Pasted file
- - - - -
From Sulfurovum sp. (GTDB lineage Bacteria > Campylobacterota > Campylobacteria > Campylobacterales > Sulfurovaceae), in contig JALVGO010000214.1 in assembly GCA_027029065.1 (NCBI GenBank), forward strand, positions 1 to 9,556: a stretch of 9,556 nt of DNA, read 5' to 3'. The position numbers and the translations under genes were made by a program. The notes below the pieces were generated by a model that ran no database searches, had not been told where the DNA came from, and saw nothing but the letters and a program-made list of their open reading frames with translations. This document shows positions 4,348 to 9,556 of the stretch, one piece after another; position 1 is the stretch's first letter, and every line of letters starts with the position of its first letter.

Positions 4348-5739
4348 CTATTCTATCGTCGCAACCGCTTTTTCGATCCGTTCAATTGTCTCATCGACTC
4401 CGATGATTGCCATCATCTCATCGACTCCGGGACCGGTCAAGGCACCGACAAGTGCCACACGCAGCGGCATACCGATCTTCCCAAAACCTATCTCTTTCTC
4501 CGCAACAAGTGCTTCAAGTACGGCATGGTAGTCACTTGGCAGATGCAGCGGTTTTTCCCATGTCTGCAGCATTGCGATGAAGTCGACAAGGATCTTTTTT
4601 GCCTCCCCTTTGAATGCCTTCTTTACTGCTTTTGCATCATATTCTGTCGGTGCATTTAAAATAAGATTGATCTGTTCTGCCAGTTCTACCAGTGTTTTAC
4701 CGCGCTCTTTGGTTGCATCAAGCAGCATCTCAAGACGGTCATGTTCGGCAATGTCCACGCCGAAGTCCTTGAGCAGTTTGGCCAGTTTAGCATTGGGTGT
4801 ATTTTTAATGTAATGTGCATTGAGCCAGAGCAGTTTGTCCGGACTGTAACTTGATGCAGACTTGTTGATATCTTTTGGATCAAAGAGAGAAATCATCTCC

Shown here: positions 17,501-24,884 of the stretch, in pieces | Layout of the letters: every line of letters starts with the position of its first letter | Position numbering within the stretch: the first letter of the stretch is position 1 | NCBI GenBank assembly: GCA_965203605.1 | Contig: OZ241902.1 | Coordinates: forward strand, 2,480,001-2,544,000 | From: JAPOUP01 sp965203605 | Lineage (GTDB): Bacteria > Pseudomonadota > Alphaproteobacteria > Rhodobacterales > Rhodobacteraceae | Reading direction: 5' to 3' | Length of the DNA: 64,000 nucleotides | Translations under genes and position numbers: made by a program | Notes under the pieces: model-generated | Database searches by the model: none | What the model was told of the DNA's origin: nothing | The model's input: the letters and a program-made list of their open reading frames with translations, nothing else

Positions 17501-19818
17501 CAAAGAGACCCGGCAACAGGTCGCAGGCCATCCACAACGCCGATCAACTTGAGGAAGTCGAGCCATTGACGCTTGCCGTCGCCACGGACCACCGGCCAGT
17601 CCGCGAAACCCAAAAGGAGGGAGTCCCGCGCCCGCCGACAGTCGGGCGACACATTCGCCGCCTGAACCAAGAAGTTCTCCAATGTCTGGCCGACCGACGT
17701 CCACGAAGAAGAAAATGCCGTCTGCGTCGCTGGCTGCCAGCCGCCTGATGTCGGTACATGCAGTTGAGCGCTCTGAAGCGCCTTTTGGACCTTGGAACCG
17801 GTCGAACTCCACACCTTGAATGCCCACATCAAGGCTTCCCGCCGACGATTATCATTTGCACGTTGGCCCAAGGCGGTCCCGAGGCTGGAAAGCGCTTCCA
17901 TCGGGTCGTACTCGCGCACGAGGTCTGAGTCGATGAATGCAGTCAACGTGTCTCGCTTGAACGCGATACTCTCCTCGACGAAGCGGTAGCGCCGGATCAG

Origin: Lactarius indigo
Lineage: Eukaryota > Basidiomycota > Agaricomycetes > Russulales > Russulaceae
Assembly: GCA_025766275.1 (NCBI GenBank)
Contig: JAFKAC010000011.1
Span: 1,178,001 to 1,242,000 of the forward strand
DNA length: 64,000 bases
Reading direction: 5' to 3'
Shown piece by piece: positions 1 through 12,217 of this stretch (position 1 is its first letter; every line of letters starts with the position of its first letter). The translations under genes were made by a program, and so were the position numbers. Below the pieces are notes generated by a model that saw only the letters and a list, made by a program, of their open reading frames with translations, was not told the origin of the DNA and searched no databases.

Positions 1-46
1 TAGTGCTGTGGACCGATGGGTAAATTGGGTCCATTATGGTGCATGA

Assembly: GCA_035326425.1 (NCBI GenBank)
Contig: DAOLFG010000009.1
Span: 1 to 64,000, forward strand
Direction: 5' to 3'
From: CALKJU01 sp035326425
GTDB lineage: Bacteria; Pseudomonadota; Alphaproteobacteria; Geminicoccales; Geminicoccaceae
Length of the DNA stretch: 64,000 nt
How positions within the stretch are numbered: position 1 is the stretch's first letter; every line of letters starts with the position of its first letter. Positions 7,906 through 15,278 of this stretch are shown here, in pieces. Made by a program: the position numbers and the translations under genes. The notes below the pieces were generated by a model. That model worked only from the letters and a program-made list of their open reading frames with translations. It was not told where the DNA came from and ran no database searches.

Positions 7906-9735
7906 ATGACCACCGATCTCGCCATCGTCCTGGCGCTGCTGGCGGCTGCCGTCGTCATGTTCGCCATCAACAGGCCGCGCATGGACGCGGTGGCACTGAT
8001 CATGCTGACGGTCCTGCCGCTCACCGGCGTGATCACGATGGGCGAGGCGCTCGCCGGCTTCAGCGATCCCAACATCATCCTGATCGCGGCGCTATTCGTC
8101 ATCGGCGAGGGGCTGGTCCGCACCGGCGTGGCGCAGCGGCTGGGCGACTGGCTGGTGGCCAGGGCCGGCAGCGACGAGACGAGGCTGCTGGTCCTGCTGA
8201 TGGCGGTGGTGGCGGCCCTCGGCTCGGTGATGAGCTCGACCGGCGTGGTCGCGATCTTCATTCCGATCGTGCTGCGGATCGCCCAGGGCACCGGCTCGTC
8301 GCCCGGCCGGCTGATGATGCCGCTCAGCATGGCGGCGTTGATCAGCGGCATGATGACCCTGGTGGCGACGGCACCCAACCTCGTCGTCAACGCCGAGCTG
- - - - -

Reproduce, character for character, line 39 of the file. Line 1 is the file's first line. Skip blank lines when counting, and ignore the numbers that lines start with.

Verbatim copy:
8301 GCCCGGCCGGCTGATGATGCCGCTCAGCATGGCGGCGTTGATCAGCGGCATGATGACCCTGGTGGCGACGGCACCCAACCTCGTCGTCAACGCCGAGCTG